Background in Brief

Saree is also refered as Sari

Sarees have been an essential element of Indian culture for a long time, and women in India have been wearing these for generations. Even today, sarees remain a crucial component of the country’s traditional attire, reflecting the country’s rich and diverse cultural heritage.

Sarees as regional heritage

Sarees serve as a representation of the wide-ranging cultural heritage of India, with various regions boasting their distinct style of saree. For instance, the Banarasi saree from Varanasi is renowned for its detailed zari work and embroidery, whereas the Kanchipuram saree from Tamil Nadu is celebrated for its heavy silk fabric and elaborate border designs.

Kota Doria Sarees

Kota Doria is a unique and handwoven fabric that hails from a small town known as Kethun on the bank of Chandrelohi river and is about 20 kilometers from Kota, Rajasthan.

Origin of Kota Doria Saree

Kota Doria saree was brought into existence by the weavers who were gifted to His Highness Rao Kishore Singh ji by the head of Mysore during his official visit in the 17th century. These weavers were settled on the banks of Chandralohi River, and it was during this time that the Kota Doria saree came into being.

Key Characterstic of Kota Doria Saree

Kota Doria sarees are crafted using a blend of 60% cotton and 40% silk, and real zari threads are also incorporated into the fabric. The manufacturing process of these sarees is complex, and it typically takes at least 15 days to produce a single piece.

Kota Doria saree’s signature square-check pattern, which is locally referred to as “Khat.”

The distinctiveness of Kota Doria fabric lies in its signature square-check pattern, which is locally referred to as “Khat.” The Khats are skillfully created, resulting in a translucent/semi transparent fabric.

The process of Making Saree is Explained below

The raw materials for Kota Doria saree, which are silk and cotton yarn, are brought in the form of coiled threads known as Lachha. The yarn is then spun on a spinning wheel, which gives it a twist and wraps it on the bobbin pins. After this, the yarn is put on an equipment called Bheem and then processed for dyeing, which finalizes the color of the yarn. Sizing is an intermediate protective process that prepares the yarn for weaving by applying a protective coating, which can be synthetic or natural. This gives the yarn strength to withstand the weaving tensions. Once the yarn is sized, it is put on a loom and the designing process begins, which is the last step in making the saree. The

Why Kota Doria Sarees are popular

Kota Doria Zari Work

Kota Doria sarees are popular because they are very lightweight and comfortable to wear, especially during the hot Indian summers. Moreover, they are versatile and can be worn on a daily basis as well as for special occasions.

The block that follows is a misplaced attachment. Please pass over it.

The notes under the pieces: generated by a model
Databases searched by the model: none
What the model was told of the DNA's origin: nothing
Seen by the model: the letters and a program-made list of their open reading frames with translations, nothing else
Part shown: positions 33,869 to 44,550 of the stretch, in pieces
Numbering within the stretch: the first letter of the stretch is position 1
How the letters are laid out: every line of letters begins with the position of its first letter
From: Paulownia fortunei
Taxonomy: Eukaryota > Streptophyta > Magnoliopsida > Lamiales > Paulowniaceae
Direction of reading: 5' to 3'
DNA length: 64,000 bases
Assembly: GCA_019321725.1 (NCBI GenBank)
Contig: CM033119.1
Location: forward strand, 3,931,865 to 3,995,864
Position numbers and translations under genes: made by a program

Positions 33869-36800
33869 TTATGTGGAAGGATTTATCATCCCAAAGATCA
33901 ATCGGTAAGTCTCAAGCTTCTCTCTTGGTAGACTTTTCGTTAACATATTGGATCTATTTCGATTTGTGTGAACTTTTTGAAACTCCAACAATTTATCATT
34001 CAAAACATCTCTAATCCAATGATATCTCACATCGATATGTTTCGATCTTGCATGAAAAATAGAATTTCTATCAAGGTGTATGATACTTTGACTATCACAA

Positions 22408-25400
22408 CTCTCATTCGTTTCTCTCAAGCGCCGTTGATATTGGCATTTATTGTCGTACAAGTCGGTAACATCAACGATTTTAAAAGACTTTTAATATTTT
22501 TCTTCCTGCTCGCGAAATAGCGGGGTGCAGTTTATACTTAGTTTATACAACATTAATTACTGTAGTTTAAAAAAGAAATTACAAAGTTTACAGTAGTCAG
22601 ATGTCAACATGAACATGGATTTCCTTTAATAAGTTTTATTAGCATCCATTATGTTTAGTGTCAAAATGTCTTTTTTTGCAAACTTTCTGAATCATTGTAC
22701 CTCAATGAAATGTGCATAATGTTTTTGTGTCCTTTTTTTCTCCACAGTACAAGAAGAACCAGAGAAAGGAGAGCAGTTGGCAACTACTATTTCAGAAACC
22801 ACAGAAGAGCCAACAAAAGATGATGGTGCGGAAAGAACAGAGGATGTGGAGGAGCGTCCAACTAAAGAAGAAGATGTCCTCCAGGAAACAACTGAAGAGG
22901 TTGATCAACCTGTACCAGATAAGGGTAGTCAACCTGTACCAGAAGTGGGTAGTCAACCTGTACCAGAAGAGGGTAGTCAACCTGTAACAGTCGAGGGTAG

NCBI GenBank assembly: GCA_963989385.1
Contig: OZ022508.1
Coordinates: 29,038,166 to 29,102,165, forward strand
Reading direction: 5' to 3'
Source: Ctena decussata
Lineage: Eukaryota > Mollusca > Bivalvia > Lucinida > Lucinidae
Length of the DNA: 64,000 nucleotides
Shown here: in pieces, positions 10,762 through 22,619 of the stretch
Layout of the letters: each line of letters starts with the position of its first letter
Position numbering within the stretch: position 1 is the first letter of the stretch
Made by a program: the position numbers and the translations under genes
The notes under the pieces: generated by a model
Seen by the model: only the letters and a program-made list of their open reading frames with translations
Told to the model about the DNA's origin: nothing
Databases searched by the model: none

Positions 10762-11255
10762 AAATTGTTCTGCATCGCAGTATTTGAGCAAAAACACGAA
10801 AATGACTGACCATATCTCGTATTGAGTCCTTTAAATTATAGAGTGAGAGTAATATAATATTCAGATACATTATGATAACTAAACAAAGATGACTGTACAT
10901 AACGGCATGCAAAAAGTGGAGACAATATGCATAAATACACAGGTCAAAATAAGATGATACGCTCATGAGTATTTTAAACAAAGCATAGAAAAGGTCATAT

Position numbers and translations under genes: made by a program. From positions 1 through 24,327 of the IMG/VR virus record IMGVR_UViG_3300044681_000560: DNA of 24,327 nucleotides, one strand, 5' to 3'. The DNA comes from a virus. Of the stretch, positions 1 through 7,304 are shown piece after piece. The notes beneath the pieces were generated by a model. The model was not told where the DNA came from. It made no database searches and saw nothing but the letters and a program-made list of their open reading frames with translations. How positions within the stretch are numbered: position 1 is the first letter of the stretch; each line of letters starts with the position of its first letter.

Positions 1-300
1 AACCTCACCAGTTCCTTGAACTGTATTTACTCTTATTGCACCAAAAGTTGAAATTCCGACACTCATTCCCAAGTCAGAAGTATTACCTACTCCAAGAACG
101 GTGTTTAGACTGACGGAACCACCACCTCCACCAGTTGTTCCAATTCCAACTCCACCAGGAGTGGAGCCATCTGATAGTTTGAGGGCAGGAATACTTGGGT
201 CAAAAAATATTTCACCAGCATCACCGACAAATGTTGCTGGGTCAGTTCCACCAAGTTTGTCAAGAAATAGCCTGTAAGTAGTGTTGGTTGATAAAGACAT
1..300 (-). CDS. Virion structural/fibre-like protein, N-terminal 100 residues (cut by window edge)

Threat to Kota doria saree and granting of Geographical Indication tag

In the 1980s, the weavers of Kota Doria sarees faced a significant challenge due to the influx of power loom-made counterfeits flooding the market. As a result, the sales of the handwoven sarees declined sharply. However, the Government of India recognized the value of the Kota Doria fabric and granted it a Geographical Indication (GI) tag in 2005.

GI Tag has helped protect and promote the craft by ensuring that only hand-woven sarees made in the traditional manner in the designated regions of Kota, Rajasthan, can bear the Kota Doria label. The GI tag also offers legal protection against imitations and ensures that the weavers who create the fabric receive the recognition and financial benefits they deserve.

One station one Product Shop of Kota Doria Saree at Kota Railway Station

Nowadays, a logo is woven into every authentic Kota Doria saree to confirm its genuineness, and the future of Kota Doria sarees seems to be very promising. Further, The Rajasthan government’s support and encouragement of weavers have led to the revival of Kota Doria sarees, making them even more popular and in-demand than before.


To sum up, Kota Doria sarees are a symbol of India’s cultural heritage, known for their one-of-a-kind square-check pattern (called Khat), lightweight quality, and versatility, which have made them a sought-after choice for fashion enthusiasts.

Despite facing obstacles from counterfeit copies, the granting of a Geographical Indication tag has provided protection and advantages to the weavers. As a result, the prospects of Kota Doria sarees appear to be bright.

Refernces used

Youtube Video by PeepulTreeWorld (Live History India), many thanks to them.

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